Residence: Boca Raton
Organization: Best Foot Forward; the organization, co-founded by Biase and Debbie Ellman in 2010, provides academic guidance and support to foster-care teens at a pivotal time in their young lives.
Her involvement: What started with an idea, two laptops and in-kind office space has evolved into an organization with 13 staffers and a budget of some $750,000 that is paving the way to educational success for foster children who otherwise might not graduate high school. Best Foot Forward has worked closely with more than 50 foster teens, helping them with day-to-day academic needs—everything from making sure papers are signed to ensuring that homework is completed. Nationally, 46 percent of foster teens graduate high school; every single one of Best Foot Forward’s students has graduated. Three other students have earned associate degrees, and, in May, the organization will celebrate its first four-year college graduate.
Quote: “Children enter foster care through no fault of their own. Without an education, they are destined to experience most of the negative outcomes that plague them upon adulthood: homelessness, incarceration, drug abuse. Best Foot Forward empowers students through education and literally provides an opportunity to change a life. With continued support and interaction, you can literally see the transformative effect it has on the child. It is no longer ‘I can’t.’ It’s ‘I can and I will.’”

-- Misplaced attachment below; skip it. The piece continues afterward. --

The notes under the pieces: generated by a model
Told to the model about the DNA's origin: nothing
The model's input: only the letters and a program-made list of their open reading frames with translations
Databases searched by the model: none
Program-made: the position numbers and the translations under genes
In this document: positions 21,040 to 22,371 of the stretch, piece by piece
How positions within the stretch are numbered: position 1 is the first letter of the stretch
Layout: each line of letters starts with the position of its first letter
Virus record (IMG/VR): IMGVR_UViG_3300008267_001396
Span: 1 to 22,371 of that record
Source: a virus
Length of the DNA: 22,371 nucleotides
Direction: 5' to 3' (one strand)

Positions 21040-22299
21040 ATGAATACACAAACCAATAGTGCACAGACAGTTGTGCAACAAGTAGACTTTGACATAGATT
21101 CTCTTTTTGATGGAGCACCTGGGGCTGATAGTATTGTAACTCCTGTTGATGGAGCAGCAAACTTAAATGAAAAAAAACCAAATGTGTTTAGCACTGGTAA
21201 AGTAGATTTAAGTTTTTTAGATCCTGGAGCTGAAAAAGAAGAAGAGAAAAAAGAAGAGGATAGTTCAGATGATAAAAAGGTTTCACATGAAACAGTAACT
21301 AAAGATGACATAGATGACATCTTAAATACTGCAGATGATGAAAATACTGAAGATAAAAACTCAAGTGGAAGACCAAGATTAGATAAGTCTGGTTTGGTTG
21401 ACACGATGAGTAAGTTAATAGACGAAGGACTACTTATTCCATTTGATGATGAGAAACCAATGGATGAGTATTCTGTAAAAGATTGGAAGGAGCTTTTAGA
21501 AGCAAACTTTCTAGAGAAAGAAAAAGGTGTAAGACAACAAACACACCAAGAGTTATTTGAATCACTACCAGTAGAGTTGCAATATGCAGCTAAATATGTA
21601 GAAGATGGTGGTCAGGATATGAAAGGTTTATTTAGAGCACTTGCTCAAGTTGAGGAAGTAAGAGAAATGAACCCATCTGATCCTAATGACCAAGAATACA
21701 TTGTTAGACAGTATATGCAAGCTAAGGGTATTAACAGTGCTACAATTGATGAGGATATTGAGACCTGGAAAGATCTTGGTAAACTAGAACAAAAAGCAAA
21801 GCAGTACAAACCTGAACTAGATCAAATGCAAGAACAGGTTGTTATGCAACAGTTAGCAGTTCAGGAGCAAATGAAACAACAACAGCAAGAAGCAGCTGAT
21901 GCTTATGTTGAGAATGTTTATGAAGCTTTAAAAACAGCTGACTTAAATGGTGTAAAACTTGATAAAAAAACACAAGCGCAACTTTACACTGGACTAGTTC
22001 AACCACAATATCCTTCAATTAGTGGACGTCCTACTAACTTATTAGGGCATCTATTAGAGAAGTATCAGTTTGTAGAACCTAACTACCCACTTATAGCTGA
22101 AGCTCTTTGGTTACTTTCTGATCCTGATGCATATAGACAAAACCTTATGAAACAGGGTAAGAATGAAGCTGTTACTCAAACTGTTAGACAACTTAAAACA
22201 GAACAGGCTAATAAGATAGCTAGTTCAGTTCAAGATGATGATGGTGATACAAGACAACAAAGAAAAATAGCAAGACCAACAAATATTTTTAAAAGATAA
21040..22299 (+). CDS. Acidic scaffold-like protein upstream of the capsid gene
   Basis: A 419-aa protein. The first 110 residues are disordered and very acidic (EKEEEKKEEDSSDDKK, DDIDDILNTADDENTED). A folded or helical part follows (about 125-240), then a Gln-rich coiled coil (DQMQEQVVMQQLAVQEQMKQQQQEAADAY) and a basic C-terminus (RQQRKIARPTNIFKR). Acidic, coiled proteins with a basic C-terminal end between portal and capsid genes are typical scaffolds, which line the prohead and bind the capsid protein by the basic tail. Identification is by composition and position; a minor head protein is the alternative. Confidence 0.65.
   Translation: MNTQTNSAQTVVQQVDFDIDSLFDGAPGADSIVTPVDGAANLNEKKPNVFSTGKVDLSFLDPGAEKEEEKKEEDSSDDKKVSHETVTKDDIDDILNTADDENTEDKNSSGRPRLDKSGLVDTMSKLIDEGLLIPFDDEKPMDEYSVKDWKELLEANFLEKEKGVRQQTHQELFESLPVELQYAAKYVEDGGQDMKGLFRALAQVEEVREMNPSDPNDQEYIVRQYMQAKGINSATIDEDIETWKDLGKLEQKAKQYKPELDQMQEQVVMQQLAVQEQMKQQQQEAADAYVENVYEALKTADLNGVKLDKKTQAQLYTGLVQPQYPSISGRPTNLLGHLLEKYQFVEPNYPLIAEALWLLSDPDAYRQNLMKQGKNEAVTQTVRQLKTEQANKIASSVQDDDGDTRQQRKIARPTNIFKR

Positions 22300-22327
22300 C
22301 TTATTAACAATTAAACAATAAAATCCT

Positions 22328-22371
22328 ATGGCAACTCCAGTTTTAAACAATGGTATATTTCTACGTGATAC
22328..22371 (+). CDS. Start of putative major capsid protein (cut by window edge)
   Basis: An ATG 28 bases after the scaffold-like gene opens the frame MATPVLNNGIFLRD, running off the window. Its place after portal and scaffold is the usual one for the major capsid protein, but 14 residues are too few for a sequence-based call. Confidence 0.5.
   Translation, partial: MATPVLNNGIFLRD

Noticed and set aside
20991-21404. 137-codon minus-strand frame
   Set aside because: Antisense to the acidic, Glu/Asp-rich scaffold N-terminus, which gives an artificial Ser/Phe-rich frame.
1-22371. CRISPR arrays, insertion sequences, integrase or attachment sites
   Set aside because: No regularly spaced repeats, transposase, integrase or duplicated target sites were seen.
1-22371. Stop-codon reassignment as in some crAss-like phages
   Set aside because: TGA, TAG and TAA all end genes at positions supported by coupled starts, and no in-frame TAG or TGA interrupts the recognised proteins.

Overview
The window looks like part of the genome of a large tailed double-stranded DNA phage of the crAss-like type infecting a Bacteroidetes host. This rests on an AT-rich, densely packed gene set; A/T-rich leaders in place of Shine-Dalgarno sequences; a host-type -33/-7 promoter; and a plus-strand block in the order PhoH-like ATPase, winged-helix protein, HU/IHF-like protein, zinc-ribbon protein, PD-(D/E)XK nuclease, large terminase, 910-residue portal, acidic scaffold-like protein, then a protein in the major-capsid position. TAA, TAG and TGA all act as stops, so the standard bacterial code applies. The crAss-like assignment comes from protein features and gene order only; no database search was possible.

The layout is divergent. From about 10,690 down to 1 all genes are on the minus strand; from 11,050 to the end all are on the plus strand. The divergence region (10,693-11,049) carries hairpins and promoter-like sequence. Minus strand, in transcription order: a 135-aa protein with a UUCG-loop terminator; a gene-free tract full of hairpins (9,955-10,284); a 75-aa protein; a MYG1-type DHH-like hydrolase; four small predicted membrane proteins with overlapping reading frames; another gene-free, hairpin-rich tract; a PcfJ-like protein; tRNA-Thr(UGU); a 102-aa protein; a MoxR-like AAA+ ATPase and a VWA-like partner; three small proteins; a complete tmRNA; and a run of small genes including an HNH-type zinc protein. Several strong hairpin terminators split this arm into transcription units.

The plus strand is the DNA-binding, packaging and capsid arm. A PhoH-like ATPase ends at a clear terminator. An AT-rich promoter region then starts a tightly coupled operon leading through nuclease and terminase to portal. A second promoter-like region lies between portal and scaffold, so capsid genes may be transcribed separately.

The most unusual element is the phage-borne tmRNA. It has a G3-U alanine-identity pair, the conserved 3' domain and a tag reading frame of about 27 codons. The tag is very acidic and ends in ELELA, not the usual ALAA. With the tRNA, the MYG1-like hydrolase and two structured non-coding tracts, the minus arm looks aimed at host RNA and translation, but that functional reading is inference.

Organizations: SOS Children’s Villages Florida, the Coconut Creek-based foster care neighborhood that houses upward of 75 boys and girls; Children’s Cancer Caring Center at Baptist Children’s Hospital in Miami, the only free treatment center for cancer-stricken children in the Southeastern United States.
Her involvement: Borrowing a page from Princess Diana, whose grace and dedication to children’s causes inspired her growing up, Homoky continues to pour her energies into organizations that make a difference in the lives of countless youngsters. In the 50-plus years CCCC has provided free total-care services for children afflicted with cancer, no family has received a bill and no child has been turned away. The community of loving, stable families at SOS provides guidance, love and support to children orphaned or abandoned because of violence, poverty or natural disasters. “We all have the ability to contribute in some way,” says Homoky, who’s a sales director for Celebrity Cruises. “To visit either of these places and to meet these children, you can see the joy and spirit that your focus, energy and time produces.”
Quote: “I have an adopted daughter and an older son. I just love working with children. It’s my passion. I want to give them all a good life. When you see all the kids that come through a place like Children’s Cancer Caring Center, and hear their stories, it’s very touching… My children lost their father about 10 years ago; I try my best to inspire them. I think everyone in life needs role models.”
For more information on the organizations represented by the women in this feature, visit the following websites:
Danielle DeMarzo Foundation | danielledemarzofoundation.org
Jewish Federation of Broward County | jewishbroward.org
Touch a Heart | touchaheartfoundation.org
Feeding South Florida | feedingsouthflorida.org
Mothers Against Drunk Driving | madd.org
Debbie’s Dream Foundation | debbiesdream.org
NSU Art Museum | nsuartmuseum.org
Broward Center for the Performing Arts | browardcenter.org
Humane Society of Broward County | humanebroward.com
Children’s Cancer Caring Center | caringisthekey.org
SOS Children’s Villages | sosflorida.com
Best Foot Forward | bestfoot.org